Science Creates, the deep tech ecosystem that nurtures science and engineering start-ups and spin-outs, has today opened its second specialised incubator space in Bristol.
It will be home to a new generation of scientists-turned-entrepreneurs leveraging advanced technologies such as AI, synthetic biology, nano technologies and quantum computing which will be used to tackle big problems such as cancer, vaccine development and climate change.
The incubator, which is located in Old Market in Bristol’s city centre, provides an additional 30,000 sq ft of state-of-the-art laboratories, offices and event space to support the growth of deep tech start-ups. Its opening follows the success of Science Creates’ first incubator in St Philips, which is at full capacity and has since earned a reputation in Bristol as the hub of science and engineering entrepreneurship. Both incubators, which are operated in partnership with the University of Bristol and Research England, bring Science Creates’ physical footprint to 45,000 sq ft, supporting around 100 companies, with the potential to create up to 450 jobs.
In 2020, Science Creates also launched a dedicated venture capital fund, Science Creates Ventures, which has gone on to lead numerous rounds and, together with the incubators, creates the ability for companies be more ambitious and to raise the capital they need.
Science Creates is already incubating some of the most exciting deep tech companies in the country which collectively raised GBP18.4 million in 2021. Some examples include:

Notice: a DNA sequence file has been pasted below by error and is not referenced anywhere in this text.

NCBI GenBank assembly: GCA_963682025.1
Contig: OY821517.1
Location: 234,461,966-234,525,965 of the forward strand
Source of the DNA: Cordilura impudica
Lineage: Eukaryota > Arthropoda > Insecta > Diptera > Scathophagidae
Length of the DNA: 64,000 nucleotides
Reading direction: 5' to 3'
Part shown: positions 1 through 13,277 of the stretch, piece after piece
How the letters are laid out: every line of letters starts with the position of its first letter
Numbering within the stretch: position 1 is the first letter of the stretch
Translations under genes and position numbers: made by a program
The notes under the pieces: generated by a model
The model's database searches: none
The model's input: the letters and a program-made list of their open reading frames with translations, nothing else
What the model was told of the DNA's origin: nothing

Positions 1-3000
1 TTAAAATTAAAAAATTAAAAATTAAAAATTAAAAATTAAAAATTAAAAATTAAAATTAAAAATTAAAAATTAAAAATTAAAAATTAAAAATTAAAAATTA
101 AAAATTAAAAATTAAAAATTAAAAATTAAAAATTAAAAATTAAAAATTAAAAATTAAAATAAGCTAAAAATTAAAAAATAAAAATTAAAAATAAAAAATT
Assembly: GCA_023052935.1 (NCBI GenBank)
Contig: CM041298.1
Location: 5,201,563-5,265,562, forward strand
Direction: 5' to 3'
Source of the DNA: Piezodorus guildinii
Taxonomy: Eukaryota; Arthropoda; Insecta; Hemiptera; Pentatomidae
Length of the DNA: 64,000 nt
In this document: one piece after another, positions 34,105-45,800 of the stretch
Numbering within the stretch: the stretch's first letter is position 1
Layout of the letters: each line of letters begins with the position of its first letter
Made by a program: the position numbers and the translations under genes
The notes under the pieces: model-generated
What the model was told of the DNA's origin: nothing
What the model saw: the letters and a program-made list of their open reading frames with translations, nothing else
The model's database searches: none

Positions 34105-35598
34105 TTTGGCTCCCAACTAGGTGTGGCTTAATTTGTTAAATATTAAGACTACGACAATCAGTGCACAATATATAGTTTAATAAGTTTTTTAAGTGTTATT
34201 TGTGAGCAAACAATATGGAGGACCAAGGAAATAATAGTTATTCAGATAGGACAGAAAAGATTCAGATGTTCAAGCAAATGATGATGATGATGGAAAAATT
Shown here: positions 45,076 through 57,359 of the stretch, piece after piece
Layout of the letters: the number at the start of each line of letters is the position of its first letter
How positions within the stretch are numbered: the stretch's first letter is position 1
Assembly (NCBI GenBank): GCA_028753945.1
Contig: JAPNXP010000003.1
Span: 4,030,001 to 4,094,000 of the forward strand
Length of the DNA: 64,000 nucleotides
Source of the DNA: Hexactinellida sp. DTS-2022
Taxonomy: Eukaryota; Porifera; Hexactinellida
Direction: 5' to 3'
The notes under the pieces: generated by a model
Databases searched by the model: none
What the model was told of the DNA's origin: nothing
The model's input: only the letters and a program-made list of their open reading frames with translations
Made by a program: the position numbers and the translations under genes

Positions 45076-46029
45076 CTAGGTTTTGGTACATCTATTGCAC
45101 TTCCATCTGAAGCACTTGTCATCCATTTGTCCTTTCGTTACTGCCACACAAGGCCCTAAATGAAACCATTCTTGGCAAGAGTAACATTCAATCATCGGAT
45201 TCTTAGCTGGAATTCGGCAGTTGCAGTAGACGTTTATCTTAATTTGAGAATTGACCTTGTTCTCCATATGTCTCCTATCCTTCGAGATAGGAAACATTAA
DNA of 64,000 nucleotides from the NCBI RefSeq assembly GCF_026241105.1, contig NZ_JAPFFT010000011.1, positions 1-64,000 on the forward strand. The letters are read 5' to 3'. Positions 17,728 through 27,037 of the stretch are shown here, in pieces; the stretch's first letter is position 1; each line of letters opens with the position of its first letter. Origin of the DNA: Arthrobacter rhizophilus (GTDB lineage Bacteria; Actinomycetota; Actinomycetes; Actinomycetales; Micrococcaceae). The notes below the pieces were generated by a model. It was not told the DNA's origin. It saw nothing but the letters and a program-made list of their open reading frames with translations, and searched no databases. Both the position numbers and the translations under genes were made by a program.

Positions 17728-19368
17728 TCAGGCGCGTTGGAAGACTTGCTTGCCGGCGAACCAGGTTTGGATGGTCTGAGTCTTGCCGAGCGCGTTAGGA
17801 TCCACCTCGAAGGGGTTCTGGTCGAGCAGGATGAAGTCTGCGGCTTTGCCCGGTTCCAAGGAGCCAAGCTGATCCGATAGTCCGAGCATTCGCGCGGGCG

Imophoron – a University of Bristol biotech start-up developing a novel, next generation rapid-response vaccine platform. It has raised GBP4 million, led by Science Creates Ventures.
CytoSeek – a University of Bristol spin-out developing new cell therapies to treat solid tumours. It raised GBP3.5 million in March, in a round led by Science Creates Ventures.
KETS Quantum Security – also a spin-out from the University of Bristol, developing hardware to protect data from a new generation of cyberattacks that could use quantum computers to break through all existing encryption protections. It raised GBP3.1 million in August.
QLM Technology – a start-up on a mission to help organisations reach net-zero emissions. Its quantum-inspired technology can detect large areas of emissions of methane and other key greenhouse gases from a safe distance. It raised GBP3.1 million in April.
Bristol is fast becoming the UK capital of deep tech innovation and continues to attract significant venture capital investment. In 2020, it ranked the third-highest city in the UK for VC investment valuing over $400 million, with much of that pouring into deep tech companies such as Graphcore and Vertical Aerospace. The city attracted more VC money than many of its European counterparts including Tallinn, Barcelona, Oslo, Madrid and Bucharest. Bristol is expecting similar success in 2021 too: according to data from Tech Nation
, after London, it has attracted the most VC funding in the UK so far this year.